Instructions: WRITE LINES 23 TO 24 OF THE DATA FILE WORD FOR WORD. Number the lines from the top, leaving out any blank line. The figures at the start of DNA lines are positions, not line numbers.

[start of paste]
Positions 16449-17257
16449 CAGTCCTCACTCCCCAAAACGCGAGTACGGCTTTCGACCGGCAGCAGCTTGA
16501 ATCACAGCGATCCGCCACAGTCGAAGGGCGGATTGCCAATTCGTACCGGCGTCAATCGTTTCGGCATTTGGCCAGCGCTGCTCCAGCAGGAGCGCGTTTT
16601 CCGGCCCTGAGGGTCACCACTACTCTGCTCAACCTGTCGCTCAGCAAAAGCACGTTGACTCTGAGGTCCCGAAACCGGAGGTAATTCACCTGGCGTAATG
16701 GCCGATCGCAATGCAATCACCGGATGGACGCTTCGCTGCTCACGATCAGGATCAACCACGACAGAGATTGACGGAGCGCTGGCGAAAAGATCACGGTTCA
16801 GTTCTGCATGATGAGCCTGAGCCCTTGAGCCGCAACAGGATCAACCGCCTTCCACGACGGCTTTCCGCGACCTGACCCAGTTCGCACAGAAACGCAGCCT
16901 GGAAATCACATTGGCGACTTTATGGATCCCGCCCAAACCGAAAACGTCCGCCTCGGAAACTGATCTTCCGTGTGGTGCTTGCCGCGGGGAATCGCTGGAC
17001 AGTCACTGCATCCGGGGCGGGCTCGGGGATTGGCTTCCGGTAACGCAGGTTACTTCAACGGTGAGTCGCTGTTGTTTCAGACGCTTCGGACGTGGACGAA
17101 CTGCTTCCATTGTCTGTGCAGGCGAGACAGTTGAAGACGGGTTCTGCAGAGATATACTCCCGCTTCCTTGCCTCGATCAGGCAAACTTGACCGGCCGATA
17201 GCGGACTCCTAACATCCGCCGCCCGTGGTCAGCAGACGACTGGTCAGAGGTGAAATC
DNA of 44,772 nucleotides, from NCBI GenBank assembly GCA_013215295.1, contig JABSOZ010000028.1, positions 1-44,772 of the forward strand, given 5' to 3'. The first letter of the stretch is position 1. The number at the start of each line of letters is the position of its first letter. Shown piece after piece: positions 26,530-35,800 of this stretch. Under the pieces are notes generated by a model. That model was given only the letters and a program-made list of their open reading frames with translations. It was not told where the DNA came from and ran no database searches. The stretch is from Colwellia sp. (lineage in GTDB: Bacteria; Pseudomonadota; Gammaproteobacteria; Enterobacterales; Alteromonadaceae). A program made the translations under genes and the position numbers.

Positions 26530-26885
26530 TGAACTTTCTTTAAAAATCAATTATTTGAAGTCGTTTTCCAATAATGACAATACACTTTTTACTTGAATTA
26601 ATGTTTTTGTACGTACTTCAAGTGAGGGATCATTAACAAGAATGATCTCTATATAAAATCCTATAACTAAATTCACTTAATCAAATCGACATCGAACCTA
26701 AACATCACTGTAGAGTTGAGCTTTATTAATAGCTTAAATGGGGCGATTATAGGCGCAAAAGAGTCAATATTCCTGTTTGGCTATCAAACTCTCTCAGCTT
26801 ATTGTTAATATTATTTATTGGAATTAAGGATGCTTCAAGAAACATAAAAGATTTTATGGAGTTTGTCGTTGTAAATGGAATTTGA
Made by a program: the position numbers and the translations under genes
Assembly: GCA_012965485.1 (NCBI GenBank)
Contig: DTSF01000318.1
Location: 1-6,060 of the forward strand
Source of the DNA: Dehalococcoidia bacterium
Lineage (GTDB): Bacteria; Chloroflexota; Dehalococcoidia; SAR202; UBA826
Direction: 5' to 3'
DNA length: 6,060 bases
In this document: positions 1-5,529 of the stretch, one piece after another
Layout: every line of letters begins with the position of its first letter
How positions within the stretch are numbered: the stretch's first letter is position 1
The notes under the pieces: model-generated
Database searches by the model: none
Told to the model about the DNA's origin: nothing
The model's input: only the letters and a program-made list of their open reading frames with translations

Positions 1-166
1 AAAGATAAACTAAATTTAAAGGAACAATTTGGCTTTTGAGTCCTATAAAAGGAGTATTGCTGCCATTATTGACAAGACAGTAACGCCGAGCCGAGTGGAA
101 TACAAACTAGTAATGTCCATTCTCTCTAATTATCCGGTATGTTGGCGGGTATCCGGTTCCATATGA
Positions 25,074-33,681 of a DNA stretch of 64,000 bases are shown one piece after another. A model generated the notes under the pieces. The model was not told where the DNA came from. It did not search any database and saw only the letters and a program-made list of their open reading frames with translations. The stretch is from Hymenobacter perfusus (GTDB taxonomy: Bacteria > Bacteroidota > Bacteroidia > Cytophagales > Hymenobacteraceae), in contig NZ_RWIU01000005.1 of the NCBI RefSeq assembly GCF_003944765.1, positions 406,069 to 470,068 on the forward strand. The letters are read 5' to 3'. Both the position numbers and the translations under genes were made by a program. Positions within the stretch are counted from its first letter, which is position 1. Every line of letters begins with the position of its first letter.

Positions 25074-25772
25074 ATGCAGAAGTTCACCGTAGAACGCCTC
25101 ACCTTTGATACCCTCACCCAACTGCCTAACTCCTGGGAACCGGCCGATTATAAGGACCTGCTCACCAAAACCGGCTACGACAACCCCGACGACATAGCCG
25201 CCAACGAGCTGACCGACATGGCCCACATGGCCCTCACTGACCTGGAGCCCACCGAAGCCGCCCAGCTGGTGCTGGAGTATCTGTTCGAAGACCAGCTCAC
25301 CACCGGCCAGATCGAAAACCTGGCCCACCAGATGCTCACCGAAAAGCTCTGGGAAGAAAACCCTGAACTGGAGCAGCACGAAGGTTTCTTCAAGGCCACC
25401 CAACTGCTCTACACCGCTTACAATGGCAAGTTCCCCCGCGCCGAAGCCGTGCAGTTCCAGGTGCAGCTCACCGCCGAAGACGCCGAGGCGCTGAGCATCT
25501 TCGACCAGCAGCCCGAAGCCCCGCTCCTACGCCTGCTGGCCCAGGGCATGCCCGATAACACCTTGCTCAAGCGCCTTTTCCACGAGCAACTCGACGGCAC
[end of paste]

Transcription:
Direction: 5' to 3'
DNA length: 6,060 bases